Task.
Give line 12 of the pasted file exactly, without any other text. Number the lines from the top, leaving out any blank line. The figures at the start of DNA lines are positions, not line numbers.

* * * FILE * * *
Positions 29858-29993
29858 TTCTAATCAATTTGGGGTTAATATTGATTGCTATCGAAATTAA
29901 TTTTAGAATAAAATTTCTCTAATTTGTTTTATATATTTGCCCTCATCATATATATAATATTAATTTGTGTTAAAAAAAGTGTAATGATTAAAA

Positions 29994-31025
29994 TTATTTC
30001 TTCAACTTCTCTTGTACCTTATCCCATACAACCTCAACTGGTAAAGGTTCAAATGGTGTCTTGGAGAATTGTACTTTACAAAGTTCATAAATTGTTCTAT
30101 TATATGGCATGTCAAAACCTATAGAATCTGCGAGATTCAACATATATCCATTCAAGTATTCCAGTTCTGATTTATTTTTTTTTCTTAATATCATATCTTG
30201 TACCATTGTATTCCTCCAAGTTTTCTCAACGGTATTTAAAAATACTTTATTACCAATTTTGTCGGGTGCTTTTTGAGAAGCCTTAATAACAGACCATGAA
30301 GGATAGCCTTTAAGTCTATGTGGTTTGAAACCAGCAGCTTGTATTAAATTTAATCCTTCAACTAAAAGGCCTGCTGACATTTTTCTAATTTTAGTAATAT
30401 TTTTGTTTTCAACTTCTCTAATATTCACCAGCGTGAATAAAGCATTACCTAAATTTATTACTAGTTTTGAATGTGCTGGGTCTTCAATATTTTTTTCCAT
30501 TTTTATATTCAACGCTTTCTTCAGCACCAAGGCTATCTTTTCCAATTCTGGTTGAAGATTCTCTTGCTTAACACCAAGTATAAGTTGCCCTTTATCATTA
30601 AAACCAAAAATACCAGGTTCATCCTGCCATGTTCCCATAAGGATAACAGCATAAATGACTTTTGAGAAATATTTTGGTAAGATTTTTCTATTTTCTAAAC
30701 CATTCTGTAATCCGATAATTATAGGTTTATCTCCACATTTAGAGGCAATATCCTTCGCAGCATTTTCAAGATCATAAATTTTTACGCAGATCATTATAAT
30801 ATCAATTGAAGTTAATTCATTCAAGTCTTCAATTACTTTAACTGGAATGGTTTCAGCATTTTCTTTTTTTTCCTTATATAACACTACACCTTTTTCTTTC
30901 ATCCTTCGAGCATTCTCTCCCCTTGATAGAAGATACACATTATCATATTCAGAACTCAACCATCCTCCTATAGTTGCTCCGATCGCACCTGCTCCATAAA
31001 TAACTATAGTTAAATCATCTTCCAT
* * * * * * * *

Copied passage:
30601 AAACCAAAAATACCAGGTTCATCCTGCCATGTTCCCATAAGGATAACAGCATAAATGACTTTTGAGAAATATTTTGGTAAGATTTTTCTATTTTCTAAAC